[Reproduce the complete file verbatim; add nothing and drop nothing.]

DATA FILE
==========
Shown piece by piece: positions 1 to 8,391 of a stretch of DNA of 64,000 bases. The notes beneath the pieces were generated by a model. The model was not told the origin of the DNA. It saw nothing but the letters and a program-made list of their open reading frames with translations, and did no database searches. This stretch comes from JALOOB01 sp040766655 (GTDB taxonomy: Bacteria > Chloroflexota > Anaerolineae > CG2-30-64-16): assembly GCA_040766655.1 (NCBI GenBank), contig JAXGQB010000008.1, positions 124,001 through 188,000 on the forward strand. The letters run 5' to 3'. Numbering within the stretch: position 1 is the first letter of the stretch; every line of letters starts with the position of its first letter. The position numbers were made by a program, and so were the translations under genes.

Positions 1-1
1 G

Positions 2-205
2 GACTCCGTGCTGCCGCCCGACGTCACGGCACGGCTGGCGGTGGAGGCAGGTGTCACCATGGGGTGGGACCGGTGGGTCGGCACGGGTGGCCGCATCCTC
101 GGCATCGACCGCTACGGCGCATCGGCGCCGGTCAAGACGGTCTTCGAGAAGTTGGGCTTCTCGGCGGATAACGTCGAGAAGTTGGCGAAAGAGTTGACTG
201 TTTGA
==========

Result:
Shown piece by piece: positions 1 to 8,391 of a stretch of DNA of 64,000 bases. The notes beneath the pieces were generated by a model. The model was not told the origin of the DNA. It saw nothing but the letters and a program-made list of their open reading frames with translations, and did no database searches. This stretch comes from JALOOB01 sp040766655 (GTDB taxonomy: Bacteria > Chloroflexota > Anaerolineae > CG2-30-64-16): assembly GCA_040766655.1 (NCBI GenBank), contig JAXGQB010000008.1, positions 124,001 through 188,000 on the forward strand. The letters run 5' to 3'. Numbering within the stretch: position 1 is the first letter of the stretch; every line of letters starts with the position of its first letter. The position numbers were made by a program, and so were the translations under genes.

Positions 1-1
1 G

Positions 2-205
2 GACTCCGTGCTGCCGCCCGACGTCACGGCACGGCTGGCGGTGGAGGCAGGTGTCACCATGGGGTGGGACCGGTGGGTCGGCACGGGTGGCCGCATCCTC
101 GGCATCGACCGCTACGGCGCATCGGCGCCGGTCAAGACGGTCTTCGAGAAGTTGGGCTTCTCGGCGGATAACGTCGAGAAGTTGGCGAAAGAGTTGACTG
201 TTTGA